Shadow Christians are people who work in dimly lit margins, in the shadows created by the spotlight shining on others. They are believers who serve quietly, often anonymously, doing the work that keeps churches, organizations, families, and communities functioning. Shadow Christians make an impact even when no one knows their names.
In the Bible, there are many examples of anonymous believers bringing people to Jesus. One of the most dramatic stories involved four unnamed men who helped an invalid friend drop in on Jesus. The Lord was teaching in Capernaum when “so many people gathered together that there was no more room, not even in the doorway, and he was speaking the word to them” (Mk. 2:2). Four guys showed up, determined to get their friend to Jesus but “since they were not able to bring him to Jesus because of the crowd, they removed the roof above him and after digging through it, they lowered the mat on which the paralytic was lying. Seeing their faith, Jesus told the paralytic, ‘Son, your sins are forgiven.’” (Mk. 2:4-5).
These four men were determined to get their friend to Jesus. They arrived, saw the crowd, but were undeterred. They found some ropes, tied them to four corners of the pallet, and hoisted their friend to the roof. They started chipping at and pulling on the thatch, probably causing straw and dirt clods to drop on Jesus and the crowd below. A small hole appeared. They peeked through to be sure they were over the right spot. They enlarged the hole and lowered their paralyzed friend down to Jesus. It’s hard to believe the crowd sat quietly during the commotion. What a chaotic scene it must have been! But these men were willing to do whatever it took to get their friend to Jesus. When Jesus saw “their faith” (meaning the faith of the friends and the disabled man), he not only healed the invalid but forgave his sins.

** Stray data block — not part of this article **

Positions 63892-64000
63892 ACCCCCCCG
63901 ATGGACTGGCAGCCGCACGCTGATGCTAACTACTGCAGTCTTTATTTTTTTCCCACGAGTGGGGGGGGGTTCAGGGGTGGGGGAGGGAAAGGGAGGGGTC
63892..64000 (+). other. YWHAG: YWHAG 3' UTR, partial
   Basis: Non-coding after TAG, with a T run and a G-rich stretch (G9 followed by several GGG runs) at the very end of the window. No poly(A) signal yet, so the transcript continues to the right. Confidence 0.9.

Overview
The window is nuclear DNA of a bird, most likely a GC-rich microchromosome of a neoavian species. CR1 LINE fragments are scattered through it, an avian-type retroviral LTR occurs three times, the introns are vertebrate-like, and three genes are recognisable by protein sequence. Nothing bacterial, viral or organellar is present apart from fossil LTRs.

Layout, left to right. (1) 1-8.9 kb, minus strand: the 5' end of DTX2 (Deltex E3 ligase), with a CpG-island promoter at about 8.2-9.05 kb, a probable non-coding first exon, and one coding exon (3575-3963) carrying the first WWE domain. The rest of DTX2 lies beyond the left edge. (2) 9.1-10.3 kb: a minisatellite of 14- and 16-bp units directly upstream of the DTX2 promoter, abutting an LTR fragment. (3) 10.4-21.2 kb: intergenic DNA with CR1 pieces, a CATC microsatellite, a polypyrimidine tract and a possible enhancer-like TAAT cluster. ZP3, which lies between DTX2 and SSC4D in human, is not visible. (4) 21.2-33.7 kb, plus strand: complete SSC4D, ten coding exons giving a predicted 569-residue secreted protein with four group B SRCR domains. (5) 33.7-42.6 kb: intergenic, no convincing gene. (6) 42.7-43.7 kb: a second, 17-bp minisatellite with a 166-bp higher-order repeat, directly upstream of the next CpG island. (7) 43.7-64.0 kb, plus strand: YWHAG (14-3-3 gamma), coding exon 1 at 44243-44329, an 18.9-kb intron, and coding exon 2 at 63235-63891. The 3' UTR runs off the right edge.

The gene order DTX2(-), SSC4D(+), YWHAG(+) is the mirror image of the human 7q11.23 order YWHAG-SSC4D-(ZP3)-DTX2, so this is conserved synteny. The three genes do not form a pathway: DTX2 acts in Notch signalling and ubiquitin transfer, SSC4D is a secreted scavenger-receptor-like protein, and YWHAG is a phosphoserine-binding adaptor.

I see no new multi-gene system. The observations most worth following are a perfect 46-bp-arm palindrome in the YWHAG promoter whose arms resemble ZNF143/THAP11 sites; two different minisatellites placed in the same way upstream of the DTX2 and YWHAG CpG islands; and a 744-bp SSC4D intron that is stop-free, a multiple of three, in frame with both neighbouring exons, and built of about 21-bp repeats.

These unnamed friends were the reason this helpless man met Jesus. They went out of their way to carry him to the meeting, risked their safety to get him on the roof, likely endured public catcalls to stop their efforts, and destroyed the final barrier to finishing the job. They were determined their friend was going to meet Jesus. Shadow Christians do similar things today. They go out of their way to meet the needs of unbelievers, find creative ways to share the gospel with them, serve them prayerfully, and wait patiently until their friends or family members decide to follow Jesus.
Many years ago, a church decided to go out of their way and make a concentrated effort to bring more people in contact with the gospel. They hosted a public opinion poll booth at a regional fair. They built the booth, prepared the survey materials, trained many workers, and staffed the booth daily for more than a week. While wandering through the exhibit building, I came across the booth and stopped to see what it was all about. A booth-worker named Burtis led me through the public opinion survey and asked me if I wanted to answer some spiritual interest questions. I did. About 30 minutes later, I had heard the gospel and committed my life to Jesus Christ. As a young teenager, my destiny changed because shadow Christians did something as radical as those guys who removed the roof. They took the gospel to the fair.
Who was instrumental in you becoming a Christian? It was likely a shadow Christian who loved you, served you, shared the gospel with you, answered your questions, prayed for you, and then supported your fledgling steps as a new believer. You have the privilege of now doing that for others. Shadow Christians sharing their faith are God’s strategy for getting the gospel to every person in the world. You are part of that amazing plan.
Excerpted from Dr. Iorg’s new book – Shadow Christians: Making an impact when no one knows your name.
Since an individual’s wise financial planning has recently blessed Gateweay in a significant way, Dr. Iorg encourages others to do likewise by considering an estate plan through the Baptist Foundation of California.
Dr. Chris Chun hosted a digital symposium with Dr. Michael Haykin and Dr. Robert Caldwell to discuss Edwards’ spirituality, devotional life and theological impact in American Christianity.